Old crumbling stone buildings. Spidery webs of light. Bright faces that morph between animal and human and back again. All imagery you might see if you’re in the middle of a mushroom trip, but also what you might see if you check out the “Ganzflicker”—an intense, red and black flickering screen that anyone can access online.
Though the aforementioned flicker has been used in psychology experiments since 2011, this most recent iteration was put online by a group of German and UK-based researchers who presented their research in the journal Cortex earlier this month. Their goal, as part of an ongoing experiment, is to figure out why this red and black flash causes some people’s brains to hallucinate vividly, while others only see... a red and black flash. (People who experience seizures induced by flashing lights should stay far away.)
According to the researchers behind the study, what you see—and how vividly you’ll see it—boils down to the behavior of your visual cortex, which is the part of your brain responsible for processing all visual info, including optical illusions. Writing for The Conversation last week, one of the researchers, Reshanne Reeder, explained that this chunk of the cortex is very good at “filling in the blanks” in our perception. It’s the visual cortex that allows us to fill in blind spots just outside our vision, for example, or that “fills in” missing space if you lose the ability to see in one of your eyes.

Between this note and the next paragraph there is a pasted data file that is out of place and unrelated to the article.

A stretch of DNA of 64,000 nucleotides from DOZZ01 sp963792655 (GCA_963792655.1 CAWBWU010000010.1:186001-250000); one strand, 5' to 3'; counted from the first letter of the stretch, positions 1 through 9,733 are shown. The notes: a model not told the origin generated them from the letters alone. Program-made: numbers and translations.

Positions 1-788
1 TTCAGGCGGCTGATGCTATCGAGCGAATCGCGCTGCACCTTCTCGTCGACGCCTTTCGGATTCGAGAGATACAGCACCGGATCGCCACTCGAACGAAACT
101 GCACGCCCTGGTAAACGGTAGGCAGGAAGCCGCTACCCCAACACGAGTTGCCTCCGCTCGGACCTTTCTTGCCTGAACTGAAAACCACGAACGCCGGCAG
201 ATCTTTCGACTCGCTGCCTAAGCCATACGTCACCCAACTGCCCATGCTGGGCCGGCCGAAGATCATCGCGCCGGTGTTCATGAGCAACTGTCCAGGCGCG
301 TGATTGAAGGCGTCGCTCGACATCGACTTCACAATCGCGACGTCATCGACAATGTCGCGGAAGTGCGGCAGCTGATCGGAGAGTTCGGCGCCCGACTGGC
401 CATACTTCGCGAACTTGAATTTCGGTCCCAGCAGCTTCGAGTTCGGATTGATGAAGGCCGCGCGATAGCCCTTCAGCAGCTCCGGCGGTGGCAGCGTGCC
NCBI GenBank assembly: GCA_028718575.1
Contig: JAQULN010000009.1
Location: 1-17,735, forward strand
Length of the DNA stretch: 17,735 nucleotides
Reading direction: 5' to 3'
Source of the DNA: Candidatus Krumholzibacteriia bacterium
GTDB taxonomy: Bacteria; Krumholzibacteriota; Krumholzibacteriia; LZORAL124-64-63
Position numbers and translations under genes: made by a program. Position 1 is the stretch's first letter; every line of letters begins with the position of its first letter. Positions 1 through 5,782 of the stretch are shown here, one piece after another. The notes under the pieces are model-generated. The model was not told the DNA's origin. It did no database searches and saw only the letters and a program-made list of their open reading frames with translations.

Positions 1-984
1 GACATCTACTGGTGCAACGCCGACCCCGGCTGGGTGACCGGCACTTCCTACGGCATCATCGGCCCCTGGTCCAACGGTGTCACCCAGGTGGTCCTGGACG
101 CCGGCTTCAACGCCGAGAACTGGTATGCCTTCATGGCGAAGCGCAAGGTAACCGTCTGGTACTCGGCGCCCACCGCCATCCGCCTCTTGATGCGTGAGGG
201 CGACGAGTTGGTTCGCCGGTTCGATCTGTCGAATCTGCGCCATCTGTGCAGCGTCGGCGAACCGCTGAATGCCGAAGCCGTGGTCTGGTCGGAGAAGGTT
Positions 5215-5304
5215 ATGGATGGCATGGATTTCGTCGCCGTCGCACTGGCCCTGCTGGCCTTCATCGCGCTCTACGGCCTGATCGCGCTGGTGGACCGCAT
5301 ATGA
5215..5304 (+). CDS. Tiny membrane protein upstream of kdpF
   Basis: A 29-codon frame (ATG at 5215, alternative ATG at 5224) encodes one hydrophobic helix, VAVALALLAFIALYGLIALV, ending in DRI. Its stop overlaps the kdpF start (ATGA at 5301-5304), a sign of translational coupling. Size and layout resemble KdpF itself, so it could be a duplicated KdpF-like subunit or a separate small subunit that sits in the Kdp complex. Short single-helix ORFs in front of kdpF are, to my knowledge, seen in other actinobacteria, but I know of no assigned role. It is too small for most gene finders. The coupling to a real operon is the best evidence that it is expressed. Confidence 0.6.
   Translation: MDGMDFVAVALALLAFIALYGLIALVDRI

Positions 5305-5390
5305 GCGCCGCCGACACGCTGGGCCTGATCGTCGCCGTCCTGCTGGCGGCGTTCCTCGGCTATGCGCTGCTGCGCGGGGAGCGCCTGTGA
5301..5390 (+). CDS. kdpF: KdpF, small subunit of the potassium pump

Being able to mentally fill in these sorts of blanks with your own mental imagery, the researchers said, is an example of a “high-level” cognitive process that this cortical chunk is responsible for while determining whether a line is vertical or horizontal is a “low-level” process. As Reeder explained:
High-level processes can interact with low-level processes to shape your brain’s interpretation of what you are seeing. If someone sees simple pseudo-hallucinations in the Ganzflicker, their brains may automatically interpret that information as more meaningful or realistic with help from their mind’s eye.
In other words, the reason I’d seen some weirdly realistic green plants after staring at the Ganzflicker for all of five minutes is simply a sign that my visual cortex is just trying to patch together some sort of pattern in the random flashes of red and black that I’m staring at. You’ll probably see something completely different, just because everyone’s brain anatomy is slightly unique, and everyone’s own perception of the world around them is, too.
Hopefully, studies like the Ganflicker can teach us more about why that might be the case. If you try out the flicker for yourself, feel free to fill out the associated questionnaire, which mostly asks questions about how you’d describe your own mental imagery, and what you saw in the flicker, if anything.